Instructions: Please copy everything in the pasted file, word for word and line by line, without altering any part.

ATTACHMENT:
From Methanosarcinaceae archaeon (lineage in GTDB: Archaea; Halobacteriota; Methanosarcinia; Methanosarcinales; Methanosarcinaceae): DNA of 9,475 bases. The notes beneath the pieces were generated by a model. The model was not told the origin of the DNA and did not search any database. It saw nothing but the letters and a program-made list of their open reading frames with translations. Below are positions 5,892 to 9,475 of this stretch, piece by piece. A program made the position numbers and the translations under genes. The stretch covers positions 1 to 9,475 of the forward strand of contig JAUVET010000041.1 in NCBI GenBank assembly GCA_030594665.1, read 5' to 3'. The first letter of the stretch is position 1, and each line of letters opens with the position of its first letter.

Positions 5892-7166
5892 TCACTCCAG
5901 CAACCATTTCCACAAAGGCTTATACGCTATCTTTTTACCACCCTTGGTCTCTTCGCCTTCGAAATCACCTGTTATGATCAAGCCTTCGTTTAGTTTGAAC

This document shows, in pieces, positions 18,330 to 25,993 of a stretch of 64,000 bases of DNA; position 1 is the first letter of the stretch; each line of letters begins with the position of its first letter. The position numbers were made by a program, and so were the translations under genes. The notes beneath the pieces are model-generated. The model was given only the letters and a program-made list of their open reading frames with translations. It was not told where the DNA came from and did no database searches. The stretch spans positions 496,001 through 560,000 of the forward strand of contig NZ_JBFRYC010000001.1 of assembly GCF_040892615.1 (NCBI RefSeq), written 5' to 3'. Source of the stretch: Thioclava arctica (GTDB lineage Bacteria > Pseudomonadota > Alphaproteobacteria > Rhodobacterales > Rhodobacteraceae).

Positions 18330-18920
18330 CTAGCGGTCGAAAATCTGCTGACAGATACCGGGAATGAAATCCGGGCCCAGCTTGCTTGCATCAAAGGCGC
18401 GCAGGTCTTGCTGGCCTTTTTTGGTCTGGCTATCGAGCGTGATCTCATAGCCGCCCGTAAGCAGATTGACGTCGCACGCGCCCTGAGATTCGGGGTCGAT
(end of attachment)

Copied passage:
From Methanosarcinaceae archaeon (lineage in GTDB: Archaea; Halobacteriota; Methanosarcinia; Methanosarcinales; Methanosarcinaceae): DNA of 9,475 bases. The notes beneath the pieces were generated by a model. The model was not told the origin of the DNA and did not search any database. It saw nothing but the letters and a program-made list of their open reading frames with translations. Below are positions 5,892 to 9,475 of this stretch, piece by piece. A program made the position numbers and the translations under genes. The stretch covers positions 1 to 9,475 of the forward strand of contig JAUVET010000041.1 in NCBI GenBank assembly GCA_030594665.1, read 5' to 3'. The first letter of the stretch is position 1, and each line of letters opens with the position of its first letter.

Positions 5892-7166
5892 TCACTCCAG
5901 CAACCATTTCCACAAAGGCTTATACGCTATCTTTTTACCACCCTTGGTCTCTTCGCCTTCGAAATCACCTGTTATGATCAAGCCTTCGTTTAGTTTGAAC

This document shows, in pieces, positions 18,330 to 25,993 of a stretch of 64,000 bases of DNA; position 1 is the first letter of the stretch; each line of letters begins with the position of its first letter. The position numbers were made by a program, and so were the translations under genes. The notes beneath the pieces are model-generated. The model was given only the letters and a program-made list of their open reading frames with translations. It was not told where the DNA came from and did no database searches. The stretch spans positions 496,001 through 560,000 of the forward strand of contig NZ_JBFRYC010000001.1 of assembly GCF_040892615.1 (NCBI RefSeq), written 5' to 3'. Source of the stretch: Thioclava arctica (GTDB lineage Bacteria > Pseudomonadota > Alphaproteobacteria > Rhodobacterales > Rhodobacteraceae).

Positions 18330-18920
18330 CTAGCGGTCGAAAATCTGCTGACAGATACCGGGAATGAAATCCGGGCCCAGCTTGCTTGCATCAAAGGCGC
18401 GCAGGTCTTGCTGGCCTTTTTTGGTCTGGCTATCGAGCGTGATCTCATAGCCGCCCGTAAGCAGATTGACGTCGCACGCGCCCTGAGATTCGGGGTCGAT